I began wondering in this reading, if by trying to be too much we loose the beauty of elements, of what is essential. I thought about the poems I love and why I love them. How I will remember Brigit Pegeen Kelly eyes of a peach until the day I die.
After she's gone to camp, in the early
evening I clear our girl's breakfast dishes
from the rosewood table, and find a small
crystallized pool of maple syrup, the
grains standing there, round, in the night, I
rub it with my fingertip
as if I could read it, this raised dot of
amber sugar, and this time
when I think of my father, I wonder why
I think of my father, of the beautiful blood-red
glass in his hand, or his black hair gleaming like a
broken-open coal. I think I learned to
love the little things about him
because of all the big things
I could not love, no one could, it would be wrong to.
So when I fix on this tiny image of resin
or sweep together with the heel of my hand a
pile of my son's sunburn peels like
insect wings, where I peeled his back the night before camp,
I am doing something I learned early to do, I am
paying attention to small beauties,
whatever I have -
as if it were our duty to
find things to love, to bind ourselves to this world.
- Sharon Olds
Friday, November 10, 2006
Wednesday, November 08, 2006
Tuesday, November 07, 2006
Notes came from a publisher yesterday about the first manuscript, so close and yet not. I am too busy thinking about the prose book to worry about the poems but I should. I know I should. When does a book grow up enough to take care of itself?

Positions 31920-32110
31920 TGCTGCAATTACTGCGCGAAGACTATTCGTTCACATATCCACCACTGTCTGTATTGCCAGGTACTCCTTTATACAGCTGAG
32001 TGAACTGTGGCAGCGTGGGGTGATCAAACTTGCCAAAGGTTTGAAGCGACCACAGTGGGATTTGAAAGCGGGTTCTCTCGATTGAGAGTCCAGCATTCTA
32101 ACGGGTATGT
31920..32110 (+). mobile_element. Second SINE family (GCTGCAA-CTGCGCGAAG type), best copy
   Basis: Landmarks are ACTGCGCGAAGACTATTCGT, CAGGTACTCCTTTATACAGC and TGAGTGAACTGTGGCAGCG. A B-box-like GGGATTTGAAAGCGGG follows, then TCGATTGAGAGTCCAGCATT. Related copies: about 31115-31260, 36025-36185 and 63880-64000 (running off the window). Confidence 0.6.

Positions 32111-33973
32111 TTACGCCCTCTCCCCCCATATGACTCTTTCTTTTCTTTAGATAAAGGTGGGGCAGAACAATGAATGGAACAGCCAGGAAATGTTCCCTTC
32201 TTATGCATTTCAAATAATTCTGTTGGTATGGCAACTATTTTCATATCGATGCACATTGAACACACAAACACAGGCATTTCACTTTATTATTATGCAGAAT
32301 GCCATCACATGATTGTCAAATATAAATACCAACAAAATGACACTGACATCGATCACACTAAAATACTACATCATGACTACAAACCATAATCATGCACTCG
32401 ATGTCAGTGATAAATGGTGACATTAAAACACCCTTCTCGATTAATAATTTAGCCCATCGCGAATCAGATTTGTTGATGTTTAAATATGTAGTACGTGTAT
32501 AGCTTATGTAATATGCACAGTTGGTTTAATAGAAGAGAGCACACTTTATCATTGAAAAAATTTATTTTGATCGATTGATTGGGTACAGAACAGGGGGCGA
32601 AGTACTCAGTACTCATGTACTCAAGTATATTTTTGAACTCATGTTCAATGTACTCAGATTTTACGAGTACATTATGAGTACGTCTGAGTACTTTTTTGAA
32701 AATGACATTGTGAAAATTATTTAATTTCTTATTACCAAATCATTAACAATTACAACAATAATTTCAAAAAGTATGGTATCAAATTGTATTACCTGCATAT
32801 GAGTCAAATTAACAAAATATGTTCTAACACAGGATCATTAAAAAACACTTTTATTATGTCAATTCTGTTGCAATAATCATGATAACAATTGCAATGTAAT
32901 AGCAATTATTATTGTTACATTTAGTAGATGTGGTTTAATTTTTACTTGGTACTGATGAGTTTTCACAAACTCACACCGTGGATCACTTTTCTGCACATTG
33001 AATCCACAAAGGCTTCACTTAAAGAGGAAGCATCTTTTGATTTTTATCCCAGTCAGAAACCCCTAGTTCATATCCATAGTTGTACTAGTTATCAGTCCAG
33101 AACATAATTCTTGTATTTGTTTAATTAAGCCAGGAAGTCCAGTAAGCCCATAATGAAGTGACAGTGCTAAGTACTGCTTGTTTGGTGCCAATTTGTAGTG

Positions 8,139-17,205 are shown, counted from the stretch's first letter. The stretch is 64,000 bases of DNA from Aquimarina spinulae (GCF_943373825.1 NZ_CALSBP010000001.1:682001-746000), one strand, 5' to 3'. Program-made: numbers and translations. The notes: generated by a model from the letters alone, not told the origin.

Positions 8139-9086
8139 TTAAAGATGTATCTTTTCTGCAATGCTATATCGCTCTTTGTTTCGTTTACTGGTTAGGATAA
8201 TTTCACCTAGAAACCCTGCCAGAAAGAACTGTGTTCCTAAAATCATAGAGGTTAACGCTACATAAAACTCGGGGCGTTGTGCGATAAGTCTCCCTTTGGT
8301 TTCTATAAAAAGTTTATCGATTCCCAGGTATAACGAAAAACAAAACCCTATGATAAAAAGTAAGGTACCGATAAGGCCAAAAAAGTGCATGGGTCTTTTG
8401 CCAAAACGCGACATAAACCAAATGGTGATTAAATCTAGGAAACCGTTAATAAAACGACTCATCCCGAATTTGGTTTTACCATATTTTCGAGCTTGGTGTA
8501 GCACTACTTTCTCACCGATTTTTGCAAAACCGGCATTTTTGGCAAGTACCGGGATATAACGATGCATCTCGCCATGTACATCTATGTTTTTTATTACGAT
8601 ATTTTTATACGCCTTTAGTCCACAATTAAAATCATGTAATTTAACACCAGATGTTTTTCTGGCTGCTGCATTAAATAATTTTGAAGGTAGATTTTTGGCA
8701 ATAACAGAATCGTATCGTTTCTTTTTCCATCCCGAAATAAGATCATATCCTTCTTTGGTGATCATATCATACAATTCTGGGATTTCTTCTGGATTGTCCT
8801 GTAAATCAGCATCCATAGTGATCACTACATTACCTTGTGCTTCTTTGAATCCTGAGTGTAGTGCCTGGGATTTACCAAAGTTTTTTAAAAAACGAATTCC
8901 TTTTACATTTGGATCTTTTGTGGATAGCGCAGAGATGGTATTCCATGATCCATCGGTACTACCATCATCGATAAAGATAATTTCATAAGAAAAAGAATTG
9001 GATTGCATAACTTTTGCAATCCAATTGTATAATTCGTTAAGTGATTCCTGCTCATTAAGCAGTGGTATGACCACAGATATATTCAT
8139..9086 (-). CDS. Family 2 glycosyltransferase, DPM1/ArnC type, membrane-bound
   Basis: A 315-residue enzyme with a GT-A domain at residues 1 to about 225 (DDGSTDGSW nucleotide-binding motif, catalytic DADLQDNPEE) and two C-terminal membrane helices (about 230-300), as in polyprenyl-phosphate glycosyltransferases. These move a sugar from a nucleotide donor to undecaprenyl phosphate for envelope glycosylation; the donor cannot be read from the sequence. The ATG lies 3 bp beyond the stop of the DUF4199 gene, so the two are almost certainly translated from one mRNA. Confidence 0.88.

I am scheduling a reading for the Best New Poets Anthology in Minneapolis so if you are in the book and want to read please email me, if you’re not in the anthology and want to drink lots of wine and come hear us read, email me.
Monday, November 06, 2006
There was a woman at the grocery store today who looked like Hazel, a woman I worked with when I was 14. My father believed in the development of moral character so he was always dumping his daughters off at the worst possible jobs. We never worked retail or in restaurants or the thousand other jobs one can get in a tourist town by the ocean but we found ourselves in the backs of trucks with migrant workers, in garages or greenhouses in all the places which smelled of people and labor.
And I think we were happy, my sister and I—we have different stories, my sister met her husband when she was 14 and I never dated until I was 16 but there was this boy/man named Little Aaron who believed b/c his father owned the greenhouse he was free to pull us under the growing tables by our ankles and feel our breasts.
I was a smart girl and knew the word harassment but there are things stronger than education, unwritten things like when a boy is 14 and you are15, how he is always younger than you and how you may have to explain to your father that there are some boys you like touching your breasts and some you do not.